In Corvello v. Wells Fargo Bank, N.A., No. 10-cv-5072 (N.D. Cal.), the defendant contested class certification by arguing that class treatment would not be the superior form of adjudication.
Wells Fargo argued that whereas the FDCPA sets a $500,000 limit on statutory damages in class actions, class members could obtain up to $1,000 each in statutory damages if they proceeded individually. In other words, absent class members would be better off without the class action device — they should file individual cases and claim their thousand dollars.
Judge Chhabria rejected the argument. First, he noted that the statutory damages were not the sole source of damages available; class members may also be able to recover actual damages or restitution. He went on to debunk the assumption that affected individuals would do better without the class device:
Moreover, even with respect to statutory damages, Wells Fargo appears to assume that every borrower who pursued [his or her] claim would be able to recover the maximum amount of statutory damages (namely, $1,000). But the maximum statutory damages award of $1,000 is not automatic. Instead, the amount of statutory damages (if any) depends on a court’s analysis of many factors. Individual class members would not be sacrificing an automatic higher award of statutory damages, but the opportunity to argue for one on a case-by-case basis.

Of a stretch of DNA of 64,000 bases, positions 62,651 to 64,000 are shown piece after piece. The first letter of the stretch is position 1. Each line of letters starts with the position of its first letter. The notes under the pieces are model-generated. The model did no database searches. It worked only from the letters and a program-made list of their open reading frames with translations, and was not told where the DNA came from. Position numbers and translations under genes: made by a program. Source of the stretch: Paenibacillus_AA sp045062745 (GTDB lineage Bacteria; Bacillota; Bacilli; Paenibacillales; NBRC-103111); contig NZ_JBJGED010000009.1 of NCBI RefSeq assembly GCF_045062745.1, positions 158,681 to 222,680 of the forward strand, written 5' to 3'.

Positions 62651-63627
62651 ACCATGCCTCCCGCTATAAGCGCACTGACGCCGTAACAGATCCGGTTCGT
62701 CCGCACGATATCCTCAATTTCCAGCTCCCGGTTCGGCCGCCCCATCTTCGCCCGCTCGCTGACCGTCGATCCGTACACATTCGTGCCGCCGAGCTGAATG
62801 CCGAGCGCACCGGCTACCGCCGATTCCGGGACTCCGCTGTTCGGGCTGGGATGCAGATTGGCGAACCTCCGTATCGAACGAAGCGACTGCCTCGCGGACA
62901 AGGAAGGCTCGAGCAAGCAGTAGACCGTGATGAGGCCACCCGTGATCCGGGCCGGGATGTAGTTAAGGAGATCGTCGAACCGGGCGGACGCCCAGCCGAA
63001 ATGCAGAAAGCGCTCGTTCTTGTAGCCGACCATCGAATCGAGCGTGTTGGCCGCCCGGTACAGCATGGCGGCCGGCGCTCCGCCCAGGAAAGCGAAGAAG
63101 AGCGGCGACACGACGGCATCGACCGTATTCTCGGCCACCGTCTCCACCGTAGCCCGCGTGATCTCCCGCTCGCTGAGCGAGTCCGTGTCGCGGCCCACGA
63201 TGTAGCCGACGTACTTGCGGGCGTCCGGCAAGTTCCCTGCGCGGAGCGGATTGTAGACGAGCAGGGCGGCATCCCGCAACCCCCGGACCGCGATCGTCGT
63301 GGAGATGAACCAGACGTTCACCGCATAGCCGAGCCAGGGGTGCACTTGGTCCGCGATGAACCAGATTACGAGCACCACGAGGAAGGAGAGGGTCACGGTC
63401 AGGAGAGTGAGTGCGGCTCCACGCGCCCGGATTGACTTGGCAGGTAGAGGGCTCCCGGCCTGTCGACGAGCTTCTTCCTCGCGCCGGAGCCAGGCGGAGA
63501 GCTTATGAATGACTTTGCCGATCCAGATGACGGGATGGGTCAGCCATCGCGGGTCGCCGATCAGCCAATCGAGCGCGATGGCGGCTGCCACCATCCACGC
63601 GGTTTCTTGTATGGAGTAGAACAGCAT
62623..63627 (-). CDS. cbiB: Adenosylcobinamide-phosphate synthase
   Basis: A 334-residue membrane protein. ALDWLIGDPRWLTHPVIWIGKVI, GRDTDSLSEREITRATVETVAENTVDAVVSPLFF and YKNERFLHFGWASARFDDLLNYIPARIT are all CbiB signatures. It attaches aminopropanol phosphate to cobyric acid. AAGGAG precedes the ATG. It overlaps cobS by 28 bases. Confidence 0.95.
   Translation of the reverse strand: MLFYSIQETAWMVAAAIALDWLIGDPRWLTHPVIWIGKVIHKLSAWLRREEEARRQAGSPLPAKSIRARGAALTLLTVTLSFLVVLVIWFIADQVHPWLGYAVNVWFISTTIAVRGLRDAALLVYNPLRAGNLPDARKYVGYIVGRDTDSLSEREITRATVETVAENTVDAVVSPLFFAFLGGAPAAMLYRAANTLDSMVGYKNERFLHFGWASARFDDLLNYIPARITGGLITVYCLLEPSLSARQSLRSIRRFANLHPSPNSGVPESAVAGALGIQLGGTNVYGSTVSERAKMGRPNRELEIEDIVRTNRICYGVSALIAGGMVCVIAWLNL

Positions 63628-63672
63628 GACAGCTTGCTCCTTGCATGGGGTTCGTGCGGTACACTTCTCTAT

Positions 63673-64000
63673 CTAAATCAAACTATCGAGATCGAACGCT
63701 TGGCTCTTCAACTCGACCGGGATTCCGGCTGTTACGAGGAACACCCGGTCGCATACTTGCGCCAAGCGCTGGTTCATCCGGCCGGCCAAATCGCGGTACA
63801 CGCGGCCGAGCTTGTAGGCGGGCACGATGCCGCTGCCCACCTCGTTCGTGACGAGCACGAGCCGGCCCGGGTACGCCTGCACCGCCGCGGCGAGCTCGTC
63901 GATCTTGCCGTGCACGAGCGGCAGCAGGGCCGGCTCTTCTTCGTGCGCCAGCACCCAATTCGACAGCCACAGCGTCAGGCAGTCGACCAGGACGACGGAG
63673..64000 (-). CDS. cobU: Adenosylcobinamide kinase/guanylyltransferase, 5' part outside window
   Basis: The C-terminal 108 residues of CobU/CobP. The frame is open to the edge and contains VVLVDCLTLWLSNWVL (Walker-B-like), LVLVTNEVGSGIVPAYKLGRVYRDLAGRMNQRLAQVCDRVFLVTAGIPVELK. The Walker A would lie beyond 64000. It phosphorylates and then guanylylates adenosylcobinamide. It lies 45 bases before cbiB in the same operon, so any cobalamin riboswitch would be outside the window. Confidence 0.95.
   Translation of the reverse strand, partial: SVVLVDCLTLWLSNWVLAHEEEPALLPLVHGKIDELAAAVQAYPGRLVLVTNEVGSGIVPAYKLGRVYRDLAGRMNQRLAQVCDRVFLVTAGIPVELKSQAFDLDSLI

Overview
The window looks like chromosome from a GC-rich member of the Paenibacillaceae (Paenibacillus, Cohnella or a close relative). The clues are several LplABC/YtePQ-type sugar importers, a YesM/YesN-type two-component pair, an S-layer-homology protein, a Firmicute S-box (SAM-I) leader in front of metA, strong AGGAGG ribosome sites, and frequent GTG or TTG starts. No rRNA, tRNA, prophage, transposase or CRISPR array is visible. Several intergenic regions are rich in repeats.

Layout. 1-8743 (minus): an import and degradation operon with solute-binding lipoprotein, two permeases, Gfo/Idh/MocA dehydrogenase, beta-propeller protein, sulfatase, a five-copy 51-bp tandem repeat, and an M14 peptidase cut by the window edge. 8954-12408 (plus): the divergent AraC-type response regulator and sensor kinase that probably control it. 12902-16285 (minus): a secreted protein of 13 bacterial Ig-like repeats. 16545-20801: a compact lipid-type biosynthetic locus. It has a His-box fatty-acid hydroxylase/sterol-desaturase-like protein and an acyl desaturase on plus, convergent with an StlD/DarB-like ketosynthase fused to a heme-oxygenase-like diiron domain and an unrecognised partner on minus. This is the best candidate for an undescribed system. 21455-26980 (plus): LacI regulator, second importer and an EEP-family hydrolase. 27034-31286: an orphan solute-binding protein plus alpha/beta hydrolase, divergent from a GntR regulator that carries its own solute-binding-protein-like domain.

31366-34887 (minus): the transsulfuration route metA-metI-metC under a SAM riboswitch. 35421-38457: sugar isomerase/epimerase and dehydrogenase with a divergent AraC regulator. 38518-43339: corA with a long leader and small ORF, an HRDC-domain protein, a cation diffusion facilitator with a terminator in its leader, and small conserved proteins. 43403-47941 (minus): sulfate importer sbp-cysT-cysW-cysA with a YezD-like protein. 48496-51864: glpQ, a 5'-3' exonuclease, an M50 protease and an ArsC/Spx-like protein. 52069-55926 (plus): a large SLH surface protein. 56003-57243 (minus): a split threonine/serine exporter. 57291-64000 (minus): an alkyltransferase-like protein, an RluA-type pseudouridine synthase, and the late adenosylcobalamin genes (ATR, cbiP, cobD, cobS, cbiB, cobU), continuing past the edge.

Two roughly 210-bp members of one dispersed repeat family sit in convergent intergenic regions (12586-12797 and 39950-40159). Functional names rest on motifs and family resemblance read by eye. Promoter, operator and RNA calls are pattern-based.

And that would be difficult to do, because the proposed class consists largely of financially distressed people — people who have been having trouble making their mortgage payments. It is likely that the large majority of these people would be unable to pursue a claim of any sort if required to proceed on their own. This itself is a factor weighing in favor of class treatment.